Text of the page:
Chichijima Day 6 (Ogiru Beach):
Hotel Bougain serves compulsory breakfasts at 07:30 – no deviation. If you’re not at table, someone bangs on your door. Full breakfast is a generous combination of Rice, Miso, Omelette, Sausage, Ham, Salad, Pickles, Grapefruit and Corn. Sometimes doorsteps of honeyed toast are added for good measure. This really sets you up for the day, if not the decade. With 75% humidity, 31o Celsius feels like 37o, so salty breakfast fortification is a survival necessity. We took the island bus to Ogiru beach on day six, where we met some friendly students from Tokyo University before eating a Sushi dinner at back at Bougain. Miko ordered for us – she’s a super friendly islander who’s home from Sydney for a visit. Great meal after hiking 8.5 miles in the heat.
Japanese toilets merit special mention. Heated seat, incorporated bidet and the option of baffle music come as standard. We encountered buttons to raise the lid and optionally the seat at the big city and a cistern that doubles as a hand basin on the island. They flush via full evacuation like a sea toilet – what’s not to like?
Chichijima Day 7 (Dolphin and Whale Tour):
The Sea-Tac dolphin and whale tour. Sea-Tac treats you like a long-lost nephew for the day. They’re chatty, attentive, keen on water safety and insistent that you have a great time, swim with dolphins, see whales and report back to the world. We met loads of dolphins – up close and personal – in their own natural environment. We snorkelled about the crystal-clear coral, lunched and trekked out to the deep ocean for a couple of hours in search of whales, but no whales were to be found. We had dinner at Bar Creyon, where I opted for wild chicken with egg and rice, which was filling after 5 miles of walking.
Main meals on Chichijima are expensive, averaging 7,000 yen or £50 a night. Late in the week we worked out that beer makes up half this cost, I guess it’s an expensive import item. No one offers itemized bills or receipts, just a large number preceded by a yen sign. Alternatively, there’re elaborate vending machines for those days when money’s tight.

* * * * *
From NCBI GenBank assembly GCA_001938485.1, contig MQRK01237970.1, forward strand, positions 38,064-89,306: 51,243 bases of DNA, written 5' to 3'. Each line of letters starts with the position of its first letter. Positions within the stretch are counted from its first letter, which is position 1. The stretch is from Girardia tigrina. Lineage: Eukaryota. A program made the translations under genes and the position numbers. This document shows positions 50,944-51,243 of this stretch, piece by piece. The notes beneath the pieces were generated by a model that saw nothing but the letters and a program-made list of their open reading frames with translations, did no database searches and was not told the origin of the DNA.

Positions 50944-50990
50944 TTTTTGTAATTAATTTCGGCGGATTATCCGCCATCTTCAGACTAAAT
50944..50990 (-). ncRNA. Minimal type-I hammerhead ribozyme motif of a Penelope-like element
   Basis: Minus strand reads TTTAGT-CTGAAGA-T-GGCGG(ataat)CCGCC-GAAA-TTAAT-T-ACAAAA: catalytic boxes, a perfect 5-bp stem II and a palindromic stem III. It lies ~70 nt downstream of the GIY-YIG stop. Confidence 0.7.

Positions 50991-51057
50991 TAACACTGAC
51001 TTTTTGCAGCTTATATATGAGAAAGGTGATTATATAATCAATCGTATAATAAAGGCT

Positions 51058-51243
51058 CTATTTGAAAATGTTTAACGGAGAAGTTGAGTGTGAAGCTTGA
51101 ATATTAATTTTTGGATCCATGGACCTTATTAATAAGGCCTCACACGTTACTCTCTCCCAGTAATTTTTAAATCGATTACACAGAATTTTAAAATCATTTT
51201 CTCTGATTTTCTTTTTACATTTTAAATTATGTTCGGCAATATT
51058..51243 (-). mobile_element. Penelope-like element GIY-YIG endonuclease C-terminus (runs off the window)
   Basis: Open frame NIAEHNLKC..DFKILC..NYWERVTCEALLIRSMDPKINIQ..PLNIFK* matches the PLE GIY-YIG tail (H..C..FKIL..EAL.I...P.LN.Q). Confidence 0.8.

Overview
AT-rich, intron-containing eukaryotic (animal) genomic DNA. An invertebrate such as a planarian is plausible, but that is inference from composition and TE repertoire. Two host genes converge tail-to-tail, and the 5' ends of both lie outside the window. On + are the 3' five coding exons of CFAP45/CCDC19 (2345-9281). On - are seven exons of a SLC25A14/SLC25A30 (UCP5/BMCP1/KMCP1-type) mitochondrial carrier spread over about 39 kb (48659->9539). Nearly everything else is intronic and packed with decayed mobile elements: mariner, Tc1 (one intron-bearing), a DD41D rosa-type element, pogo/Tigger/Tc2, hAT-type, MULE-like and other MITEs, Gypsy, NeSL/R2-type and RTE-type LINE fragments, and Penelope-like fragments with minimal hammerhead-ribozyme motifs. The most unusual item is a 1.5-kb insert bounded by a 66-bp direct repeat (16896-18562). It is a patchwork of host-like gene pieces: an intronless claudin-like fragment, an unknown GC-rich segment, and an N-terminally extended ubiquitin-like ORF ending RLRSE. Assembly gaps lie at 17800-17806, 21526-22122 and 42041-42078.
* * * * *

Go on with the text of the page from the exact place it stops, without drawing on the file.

Chichijima Day 8 (Visitors Centre, Fishing Port, Aquarium, Miyanohama Beach):
Hiked the main street and visited the Visitors Centre, the Fishing port and the Aquarium. Found a posh boutique but had to limit spending to earrings and a glitter-globe because they don’t accept plastic. Hiked over the hills to Miyanohama Beach where we bumped into some of the Sea-Tac crew, who again greeted us like family. Took an off-road route back through a forest boardwalk to the Observatory and the Ogamiyama Shrine. Bougain served the best garlic steak rice dinner in the world, which was welcome after 8 miles of walking in the heat.
Chichijima Day 9 (Forest walk and Night hike):
Sandy had pre-booked two trips with the Sebori brothers from Pat Inn, a forest walk and a night hike. Both were informative, offered breath taking views and touched on WWII, the tsunami and the emerging volcanic island. The night hike brought us close to the stars, close to wild fruit bats and closer still to the strangely luminous ‘Green Pepe’ fungi; but it was the opportunity to release baby turtles back into the ocean as part of the island’s conservation effort that was really special. We walked 9.5 miles and met a new friend from Osaka.
Chichijima Day 10 (Dolphin tour, Minamijima Island and Ogi-ike Lagoon):